Yet where it matters most, we deny the experience of others. We insist we must burn our own hands to learn the stove is hot, and sometimes we must burn it many times before we learn. To be able to bring the experience of those before us into our personal lives can be our greatest wealth. Why will we spend thousands of dollars and thousands of hours to learn the theorems and paradigms of faceless others, while we scorn the experience of those around us because we believe we are different, we are special.
When last we flew, did we ponder what sort of man Bernoulli was? Whether he was qualified to decide that wings would lift? Why will we trust our lives to a mystic theory of fluid dynamics, yet in the same day deny the experience of those around us when it affects our personal lives, our feelings, our emotions, our morals, and our judgment.
When we refuse the wisdom of those before us, we remain as school children. Forever touching the stove to see if it is hot. It was when we can trust the emotional wisdom of others that we can grow as adults. Using this experience we can grow exponentially. We no longer have to hurt to learn.
It is a weak faith indeed that fears man for God.
When one fears that man can infringe on God’s domain, he must think his god weak indeed. If another faith can instill fear in a man, can that man’s faith be strong? It must be a weak god indeed, if a man must live fear of another man’s god. Through faith comes strength and courage. From strength and courage comes love and compassion. Will my faith today be strong enough to show my fellow man compassion?
What me photoshop?????? Never….
Surely you jest, you say. And I do. Couldn’t resist having a little fun with the “SuperMoon” this weekend. This is a composite shot from my backyard and the Fox Memorial tower across the street.
It loses a little in the translation to jpg, should be a little brighter. But you get the idea. With all the hype about the super moon this weekend I had to get out. Although it looked like the clouds were going to sock it in, they managed to clear enough around 10pm to get a little shooting in. So how do you shoot a shot like this? Beats me, I couldn’t do it. So its obviously a composite of two shots that I threw together.
So first the moon. Shot from my back porch with a Canon 1DS Mark II, 100-400 Zoom @ 400 mm with a tamaron 2x teleconverter. Shot at 1/100 @ f16 w iso 400. Then in lightroom I added a little contrast to make it pop a bit more.
Next in Photoshop I cut out the moon by selecting the dark background, inverting the selection, refining the edge a little and then copy. Whala! I have a moon.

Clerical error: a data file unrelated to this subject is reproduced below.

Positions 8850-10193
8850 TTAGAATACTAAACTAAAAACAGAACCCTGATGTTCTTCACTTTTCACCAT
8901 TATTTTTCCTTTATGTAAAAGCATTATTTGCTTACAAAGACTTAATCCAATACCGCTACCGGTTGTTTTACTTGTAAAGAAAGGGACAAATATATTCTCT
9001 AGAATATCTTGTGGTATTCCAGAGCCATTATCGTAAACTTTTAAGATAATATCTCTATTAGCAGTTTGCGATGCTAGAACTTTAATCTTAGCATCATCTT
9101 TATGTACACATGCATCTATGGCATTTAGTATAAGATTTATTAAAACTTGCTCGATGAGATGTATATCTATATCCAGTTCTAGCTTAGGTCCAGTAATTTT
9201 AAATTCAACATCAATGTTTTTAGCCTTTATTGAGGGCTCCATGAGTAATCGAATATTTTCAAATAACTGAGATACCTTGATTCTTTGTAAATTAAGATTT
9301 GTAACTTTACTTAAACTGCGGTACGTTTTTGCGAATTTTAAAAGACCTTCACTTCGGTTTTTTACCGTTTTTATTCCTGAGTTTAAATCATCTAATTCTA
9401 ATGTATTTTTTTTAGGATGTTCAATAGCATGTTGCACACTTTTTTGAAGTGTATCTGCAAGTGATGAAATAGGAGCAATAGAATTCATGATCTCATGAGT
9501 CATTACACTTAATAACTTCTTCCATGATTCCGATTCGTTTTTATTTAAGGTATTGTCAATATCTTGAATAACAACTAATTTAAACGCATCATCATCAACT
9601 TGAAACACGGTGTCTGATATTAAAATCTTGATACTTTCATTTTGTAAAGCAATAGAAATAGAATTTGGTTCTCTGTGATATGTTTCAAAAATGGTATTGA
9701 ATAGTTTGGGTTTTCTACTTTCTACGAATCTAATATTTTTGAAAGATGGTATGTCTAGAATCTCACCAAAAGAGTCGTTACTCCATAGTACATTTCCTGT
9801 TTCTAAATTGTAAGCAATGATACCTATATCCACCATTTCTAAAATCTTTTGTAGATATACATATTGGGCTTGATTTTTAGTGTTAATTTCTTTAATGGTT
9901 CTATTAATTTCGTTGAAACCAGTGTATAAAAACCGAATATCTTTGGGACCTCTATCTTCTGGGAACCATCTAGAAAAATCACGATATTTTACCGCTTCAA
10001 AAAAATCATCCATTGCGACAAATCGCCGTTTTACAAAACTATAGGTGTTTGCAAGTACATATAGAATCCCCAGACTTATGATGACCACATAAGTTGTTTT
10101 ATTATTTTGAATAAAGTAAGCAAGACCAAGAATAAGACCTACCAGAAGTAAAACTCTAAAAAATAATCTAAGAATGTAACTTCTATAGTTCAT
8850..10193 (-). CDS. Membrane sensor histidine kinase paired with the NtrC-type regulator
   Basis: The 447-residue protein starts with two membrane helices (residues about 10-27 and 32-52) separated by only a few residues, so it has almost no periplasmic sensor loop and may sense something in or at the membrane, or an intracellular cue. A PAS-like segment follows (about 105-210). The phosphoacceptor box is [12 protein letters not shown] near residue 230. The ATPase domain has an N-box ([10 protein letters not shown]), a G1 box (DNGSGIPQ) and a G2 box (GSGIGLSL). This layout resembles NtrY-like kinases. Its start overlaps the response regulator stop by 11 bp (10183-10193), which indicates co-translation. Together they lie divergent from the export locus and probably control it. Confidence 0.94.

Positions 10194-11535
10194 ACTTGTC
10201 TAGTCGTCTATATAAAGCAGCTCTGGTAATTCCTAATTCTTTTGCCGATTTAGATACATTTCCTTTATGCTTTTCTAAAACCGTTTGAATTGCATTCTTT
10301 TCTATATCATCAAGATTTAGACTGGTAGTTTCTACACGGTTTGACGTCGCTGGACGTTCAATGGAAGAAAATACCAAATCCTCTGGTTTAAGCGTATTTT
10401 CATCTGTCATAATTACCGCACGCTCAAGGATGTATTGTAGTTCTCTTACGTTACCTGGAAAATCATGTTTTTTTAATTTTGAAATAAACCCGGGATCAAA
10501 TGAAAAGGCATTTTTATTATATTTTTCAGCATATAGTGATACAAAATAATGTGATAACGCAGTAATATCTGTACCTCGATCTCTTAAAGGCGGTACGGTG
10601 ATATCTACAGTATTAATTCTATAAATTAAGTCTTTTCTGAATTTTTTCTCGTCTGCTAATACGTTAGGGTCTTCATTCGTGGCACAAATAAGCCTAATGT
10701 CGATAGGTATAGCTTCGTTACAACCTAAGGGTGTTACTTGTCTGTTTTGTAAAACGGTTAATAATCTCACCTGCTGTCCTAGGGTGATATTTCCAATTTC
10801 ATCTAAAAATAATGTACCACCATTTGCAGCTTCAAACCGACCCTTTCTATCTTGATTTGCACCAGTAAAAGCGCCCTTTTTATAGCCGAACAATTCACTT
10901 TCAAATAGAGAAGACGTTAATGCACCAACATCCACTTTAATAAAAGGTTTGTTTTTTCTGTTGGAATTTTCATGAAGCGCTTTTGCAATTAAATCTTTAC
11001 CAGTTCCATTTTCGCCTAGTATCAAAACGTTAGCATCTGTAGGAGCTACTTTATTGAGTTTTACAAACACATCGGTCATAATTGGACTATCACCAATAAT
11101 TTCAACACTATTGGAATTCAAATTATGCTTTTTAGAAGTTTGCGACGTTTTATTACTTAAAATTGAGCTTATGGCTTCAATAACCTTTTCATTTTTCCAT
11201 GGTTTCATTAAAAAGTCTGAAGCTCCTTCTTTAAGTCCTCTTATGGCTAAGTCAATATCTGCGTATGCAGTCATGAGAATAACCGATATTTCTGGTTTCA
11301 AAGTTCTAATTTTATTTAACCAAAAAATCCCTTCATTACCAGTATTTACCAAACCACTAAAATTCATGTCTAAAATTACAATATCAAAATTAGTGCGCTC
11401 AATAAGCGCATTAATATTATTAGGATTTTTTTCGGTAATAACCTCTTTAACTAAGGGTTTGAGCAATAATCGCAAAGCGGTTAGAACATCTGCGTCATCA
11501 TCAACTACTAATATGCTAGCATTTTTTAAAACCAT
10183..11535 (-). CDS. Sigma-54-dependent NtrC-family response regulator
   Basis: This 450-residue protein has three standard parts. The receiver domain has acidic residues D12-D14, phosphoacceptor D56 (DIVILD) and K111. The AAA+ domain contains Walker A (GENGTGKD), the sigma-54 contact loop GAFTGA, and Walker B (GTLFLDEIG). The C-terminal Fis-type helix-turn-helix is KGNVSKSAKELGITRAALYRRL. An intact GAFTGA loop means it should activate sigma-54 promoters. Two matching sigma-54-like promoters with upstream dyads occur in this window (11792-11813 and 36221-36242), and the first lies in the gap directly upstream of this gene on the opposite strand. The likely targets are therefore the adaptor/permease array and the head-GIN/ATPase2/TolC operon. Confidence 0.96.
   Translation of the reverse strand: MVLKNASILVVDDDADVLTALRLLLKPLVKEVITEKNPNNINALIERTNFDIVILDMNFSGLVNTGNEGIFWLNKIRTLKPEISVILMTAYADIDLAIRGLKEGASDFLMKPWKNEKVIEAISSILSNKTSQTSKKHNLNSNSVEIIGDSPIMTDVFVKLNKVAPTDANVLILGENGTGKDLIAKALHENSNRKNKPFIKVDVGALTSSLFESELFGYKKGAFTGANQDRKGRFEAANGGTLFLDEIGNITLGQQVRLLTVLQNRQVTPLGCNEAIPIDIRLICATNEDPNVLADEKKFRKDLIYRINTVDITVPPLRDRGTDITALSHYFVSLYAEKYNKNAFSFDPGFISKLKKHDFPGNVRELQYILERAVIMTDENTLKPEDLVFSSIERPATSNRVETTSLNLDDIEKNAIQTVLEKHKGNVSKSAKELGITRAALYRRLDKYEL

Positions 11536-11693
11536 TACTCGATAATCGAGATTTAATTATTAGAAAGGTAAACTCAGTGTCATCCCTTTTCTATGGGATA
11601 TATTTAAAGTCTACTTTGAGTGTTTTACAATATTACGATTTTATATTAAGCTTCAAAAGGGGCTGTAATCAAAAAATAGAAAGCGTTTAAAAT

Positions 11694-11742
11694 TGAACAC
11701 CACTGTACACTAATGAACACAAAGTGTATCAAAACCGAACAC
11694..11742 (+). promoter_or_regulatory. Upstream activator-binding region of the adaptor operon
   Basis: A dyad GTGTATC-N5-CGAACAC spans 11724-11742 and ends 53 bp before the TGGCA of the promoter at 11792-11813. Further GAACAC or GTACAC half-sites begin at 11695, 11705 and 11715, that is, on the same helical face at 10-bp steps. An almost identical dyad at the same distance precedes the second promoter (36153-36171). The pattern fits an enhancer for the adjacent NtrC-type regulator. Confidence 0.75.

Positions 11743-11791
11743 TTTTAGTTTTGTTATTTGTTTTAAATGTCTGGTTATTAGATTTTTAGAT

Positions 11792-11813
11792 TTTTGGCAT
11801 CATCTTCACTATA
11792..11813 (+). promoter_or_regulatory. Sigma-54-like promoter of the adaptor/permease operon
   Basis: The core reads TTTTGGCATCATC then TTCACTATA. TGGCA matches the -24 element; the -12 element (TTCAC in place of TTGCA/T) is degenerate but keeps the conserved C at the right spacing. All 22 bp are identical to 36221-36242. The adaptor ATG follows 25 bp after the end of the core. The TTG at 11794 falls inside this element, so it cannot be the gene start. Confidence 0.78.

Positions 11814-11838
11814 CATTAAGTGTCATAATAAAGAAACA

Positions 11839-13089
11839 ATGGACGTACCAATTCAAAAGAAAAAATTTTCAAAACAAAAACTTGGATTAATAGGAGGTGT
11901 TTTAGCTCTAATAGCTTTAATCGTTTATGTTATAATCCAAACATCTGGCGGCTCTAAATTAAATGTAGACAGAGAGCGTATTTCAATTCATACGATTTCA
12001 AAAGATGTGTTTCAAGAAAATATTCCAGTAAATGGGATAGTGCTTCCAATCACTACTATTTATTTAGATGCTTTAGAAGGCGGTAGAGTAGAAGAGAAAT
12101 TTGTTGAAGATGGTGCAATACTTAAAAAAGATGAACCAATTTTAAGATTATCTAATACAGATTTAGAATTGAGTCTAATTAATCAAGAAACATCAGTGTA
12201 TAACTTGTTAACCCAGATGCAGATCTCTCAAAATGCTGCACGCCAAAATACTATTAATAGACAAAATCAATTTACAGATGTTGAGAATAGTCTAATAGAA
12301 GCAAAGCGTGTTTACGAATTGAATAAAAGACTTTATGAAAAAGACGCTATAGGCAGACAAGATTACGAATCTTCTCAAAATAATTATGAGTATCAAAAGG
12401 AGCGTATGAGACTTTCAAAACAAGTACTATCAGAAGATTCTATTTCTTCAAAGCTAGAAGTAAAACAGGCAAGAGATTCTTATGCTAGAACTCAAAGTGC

The next step is to shoot the tower. After shooting the moon from the back yard I headed across the street to shoot images of the tower with the moon in the background. Mostly silhouettes, with the moon above the top of the tower. I didn’t get any shots that knocked my socks off, but of course I remembered to do some playing while I was shooting, so I came up with following shot of the tower.
This was shot using a Canon 1DS Mark II, 100-400 Zoom @ 160 mm . Shot at 30 sec @ f13 w ISO 1000. The bright area is the moon moving through the clouds during the 30 second exposure. I also lit the tower using the LED headlamp I was using. I rather like the muted look and the soft sky due to the motion blur. So its a simple matter of pasting the moon into this image after I cleaned up the branches on the left and straightend the tower. Amazing the focus looks okay even though I could not see the tower to focus while setting up the shot, just the silhouette.
So, all in all, a different shot that was pretty easy to do. I didn’t want to spend too much time with it because I knew that it would not be a natural looking shot. This was more for fun than anything else. Although I may play with it a little more to see what other fun I can create. But the important thing is I got a little practice shooting at night, instead of watching it from the couch.
Here are a couple more untouched shots. The challenge is getting a crisp shot of the moon, while having a long enough exposure to get a crisp silhoutte of the tower. The obvious solution would be to light the tower sufficiently to get the desired shot. But I didn’t have a good light me to be able to do that. And the moon was moving far to fast for the long exposures necessary for a striking silhouette. Again the jpg’s are quite a bit darker than the origionals
Keep on Klikin!